METHODS: A cross-sectional survey was sent to a representative sample of 642 elderly care physicians requesting information about their last patient who died and the spiritual care they provided. We compared their general perception of spiritual care with spiritual and other items abstracted from the literature and variables associated with the physicians' provision of spiritual care. Self-reported reasons for providing spiritual care were analysed with qualitative content analysis.
RESULTS: The response rate was 47.2%. Almost half (48.4%) provided spiritual end-of-life care to the last resident they cared for. Half (51.8%) identified all 15 spiritual items, but 95.4% also included psychosocial items in their perception of spirituality and 49.1% included other items. Physicians who included more non-spiritual items reported more often that they provided spiritual care, as did more religious physicians and those with additional training in palliative care. Reasons for providing spiritual care included a request by the resident or the relatives, resident's religiousness, fear of dying and involvement of a healthcare chaplain.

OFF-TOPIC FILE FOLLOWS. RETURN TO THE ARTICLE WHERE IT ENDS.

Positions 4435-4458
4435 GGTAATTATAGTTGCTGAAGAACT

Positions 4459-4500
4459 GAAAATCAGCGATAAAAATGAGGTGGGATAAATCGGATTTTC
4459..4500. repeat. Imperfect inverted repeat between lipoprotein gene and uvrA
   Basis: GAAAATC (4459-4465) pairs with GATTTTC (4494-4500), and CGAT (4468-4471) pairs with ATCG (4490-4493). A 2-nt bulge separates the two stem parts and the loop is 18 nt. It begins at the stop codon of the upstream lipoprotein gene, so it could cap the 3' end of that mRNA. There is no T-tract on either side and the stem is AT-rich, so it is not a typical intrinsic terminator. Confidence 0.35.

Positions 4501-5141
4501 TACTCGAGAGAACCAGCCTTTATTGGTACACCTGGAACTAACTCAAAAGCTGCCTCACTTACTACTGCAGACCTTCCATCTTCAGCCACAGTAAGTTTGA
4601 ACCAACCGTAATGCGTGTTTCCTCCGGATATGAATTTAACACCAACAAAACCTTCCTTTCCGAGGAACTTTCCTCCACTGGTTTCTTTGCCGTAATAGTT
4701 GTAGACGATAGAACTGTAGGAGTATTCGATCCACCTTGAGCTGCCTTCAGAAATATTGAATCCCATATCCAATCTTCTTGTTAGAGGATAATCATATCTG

CONCLUSION: Most physicians perceived spirituality as a broad concept and this increased self-reported spiritual caregiving. Religious physicians and those trained in palliative care may experience fewer barriers to providing spiritual care. Additional training in reflecting upon the physician's own perception of spirituality and training in multidisciplinary spiritual caregiving may contribute to the quality of end-of-life care for nursing home residents.
Purpose: Physician Orders for Life-Sustaining Treatment (POLST) form is a legal document for terminally ill patients to make medical decisions with physicians near the end-of-life. A multicenter prospective study was conducted to evaluate the feasibility of POLST administration in actual oncological practice.